Revelation 1:10-20: The First Vision: Part One
The persecuted and minority church of Asia needed to be reminded of who Jesus is and who they are. John has reminded them of the normal Christian life which is a paradox of suffering and triumph, that we like Christ in His incarnation are a mix of glory and humility, of strength in weakness; as goes the King so goes the kingdom, as goes the head so goes the body. Being in the minority, being the underdog, being killed and pushed down and targeted for extermination the church was in real need of encouragement and there is no better encouragement than to remember who our God is. John in the verses before us reveals the first vision. It is a picture of two realities, who He is and who we are in relation to Him.
In v10 we see that John is in the Spirit. This is not the daily being the Spirit that Christian are called to, (Eph. 5:18), but rather this is an ecstatic moment of prophetic revelation. We must not cheapen John’s revelatory experience by trying to equate it with our own spiritual experiences. We see that he makes reference to the fact that he was in the Spirit on the Lord’s Day. Consensus is that this is the first day of the week, Sunday. This is an important designation and lends weight to the teaching that Sunday was seen by Christians as the intended day of worship. The description ‘Lord’s’ is not a common one. We see it attached to the Lord’s table and the Lord’s supper but nothing trivial or unimportant. Given the fact that Jesus rose on a Sunday, made His second appearance a week later on a Sunday, poured out the Spirit on a Sunday, and that the churches met on a Sunday, it is believed that the first century Christians had a high view of the day betrayed in this reference by the end of the first century. Those who have a high view of the Lord’s Day believe that if God has appointed a day that unlike the OT Sabbath looked back to the Old Creation, that looks forward to the New Creation; that this day will be blessed and upon it we can expect as Hebrews puts it the ‘powers of the age to come’ to attend our observance of the day. It seems appropriate that the final revelation which climaxes with a sight of the New Creation was given on a day oriented to look forward to it.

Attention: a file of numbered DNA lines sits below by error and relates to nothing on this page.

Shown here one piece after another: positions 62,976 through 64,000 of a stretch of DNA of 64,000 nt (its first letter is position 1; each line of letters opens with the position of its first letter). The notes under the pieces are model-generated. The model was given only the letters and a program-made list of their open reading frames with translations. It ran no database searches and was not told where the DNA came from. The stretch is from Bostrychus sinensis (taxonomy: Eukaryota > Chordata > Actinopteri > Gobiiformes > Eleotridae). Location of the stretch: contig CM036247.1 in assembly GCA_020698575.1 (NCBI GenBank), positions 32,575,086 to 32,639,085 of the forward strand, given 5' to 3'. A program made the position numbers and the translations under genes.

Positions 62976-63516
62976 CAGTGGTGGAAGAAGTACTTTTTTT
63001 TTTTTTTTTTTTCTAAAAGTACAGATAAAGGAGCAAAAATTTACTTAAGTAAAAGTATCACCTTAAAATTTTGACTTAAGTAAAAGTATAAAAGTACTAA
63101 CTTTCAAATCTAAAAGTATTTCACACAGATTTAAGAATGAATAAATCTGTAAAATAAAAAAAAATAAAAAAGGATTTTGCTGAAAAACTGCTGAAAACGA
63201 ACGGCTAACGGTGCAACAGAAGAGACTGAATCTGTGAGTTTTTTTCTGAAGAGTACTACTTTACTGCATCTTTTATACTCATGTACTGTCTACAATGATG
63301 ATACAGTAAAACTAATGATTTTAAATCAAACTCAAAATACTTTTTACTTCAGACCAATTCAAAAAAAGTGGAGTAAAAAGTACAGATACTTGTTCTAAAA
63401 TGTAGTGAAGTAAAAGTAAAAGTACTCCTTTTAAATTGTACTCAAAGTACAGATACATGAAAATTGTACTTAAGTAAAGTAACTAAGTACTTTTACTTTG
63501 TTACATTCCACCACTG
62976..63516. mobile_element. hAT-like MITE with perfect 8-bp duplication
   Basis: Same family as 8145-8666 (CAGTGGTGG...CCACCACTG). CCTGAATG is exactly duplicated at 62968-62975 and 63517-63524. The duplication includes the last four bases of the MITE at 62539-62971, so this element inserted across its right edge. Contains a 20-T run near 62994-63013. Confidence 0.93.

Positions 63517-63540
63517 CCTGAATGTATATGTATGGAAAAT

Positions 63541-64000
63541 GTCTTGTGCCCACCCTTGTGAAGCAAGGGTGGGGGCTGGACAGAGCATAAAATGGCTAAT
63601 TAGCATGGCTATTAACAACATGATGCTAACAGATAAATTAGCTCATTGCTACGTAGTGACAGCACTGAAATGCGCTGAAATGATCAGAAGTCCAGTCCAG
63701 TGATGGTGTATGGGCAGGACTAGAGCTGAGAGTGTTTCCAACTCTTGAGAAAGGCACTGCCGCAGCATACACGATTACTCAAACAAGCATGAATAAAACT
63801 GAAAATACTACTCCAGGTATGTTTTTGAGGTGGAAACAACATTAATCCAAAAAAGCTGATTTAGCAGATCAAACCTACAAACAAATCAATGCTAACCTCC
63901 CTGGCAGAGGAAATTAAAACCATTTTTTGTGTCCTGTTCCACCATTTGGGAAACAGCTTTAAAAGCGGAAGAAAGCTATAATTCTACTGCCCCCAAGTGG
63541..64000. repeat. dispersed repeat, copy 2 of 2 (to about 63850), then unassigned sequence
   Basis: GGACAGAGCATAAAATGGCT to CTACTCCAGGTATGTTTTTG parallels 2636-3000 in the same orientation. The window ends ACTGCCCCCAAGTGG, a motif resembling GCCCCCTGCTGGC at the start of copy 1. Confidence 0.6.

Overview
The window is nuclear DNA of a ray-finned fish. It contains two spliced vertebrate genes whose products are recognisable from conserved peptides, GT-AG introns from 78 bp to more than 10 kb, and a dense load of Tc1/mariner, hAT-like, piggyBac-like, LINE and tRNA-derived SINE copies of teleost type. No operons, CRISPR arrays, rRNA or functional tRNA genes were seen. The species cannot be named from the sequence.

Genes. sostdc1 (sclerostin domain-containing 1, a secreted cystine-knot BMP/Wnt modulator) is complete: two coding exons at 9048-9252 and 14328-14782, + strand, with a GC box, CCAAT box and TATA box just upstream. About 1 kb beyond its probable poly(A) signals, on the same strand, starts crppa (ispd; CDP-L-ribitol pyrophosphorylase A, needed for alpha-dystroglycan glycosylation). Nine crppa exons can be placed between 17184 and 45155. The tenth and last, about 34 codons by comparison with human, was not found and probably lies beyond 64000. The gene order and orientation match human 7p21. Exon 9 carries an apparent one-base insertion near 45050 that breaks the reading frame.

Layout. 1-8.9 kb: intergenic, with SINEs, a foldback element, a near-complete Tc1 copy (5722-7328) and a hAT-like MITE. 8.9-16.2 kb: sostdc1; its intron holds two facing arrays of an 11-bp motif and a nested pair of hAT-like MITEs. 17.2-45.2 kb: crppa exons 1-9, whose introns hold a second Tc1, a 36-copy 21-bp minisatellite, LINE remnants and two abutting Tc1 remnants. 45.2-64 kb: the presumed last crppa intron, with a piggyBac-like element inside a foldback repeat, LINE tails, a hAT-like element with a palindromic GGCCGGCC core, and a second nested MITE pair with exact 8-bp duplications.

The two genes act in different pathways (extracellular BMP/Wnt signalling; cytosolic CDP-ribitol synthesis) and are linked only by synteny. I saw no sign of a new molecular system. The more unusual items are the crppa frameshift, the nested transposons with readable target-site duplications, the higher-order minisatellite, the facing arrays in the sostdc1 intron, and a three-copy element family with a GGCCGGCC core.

We are told that John hears before he sees, he hears a loud voice like a trumpet. Trumpet being a suitable comparison as trumpets were used to announce battle, call the people of God to worship and in Ex. 19 to announce God’s holy presence upon Mt Sinai. The Second Coming of Christ is said to be with a trumpet because it is the fulfilment of the year of Jubilee which was every 50 years on the day of atonement and marked by a trumpet blast/shofar. Christ who is speaking speaks His first words about the recipients indicating the seven churches that need to be written to.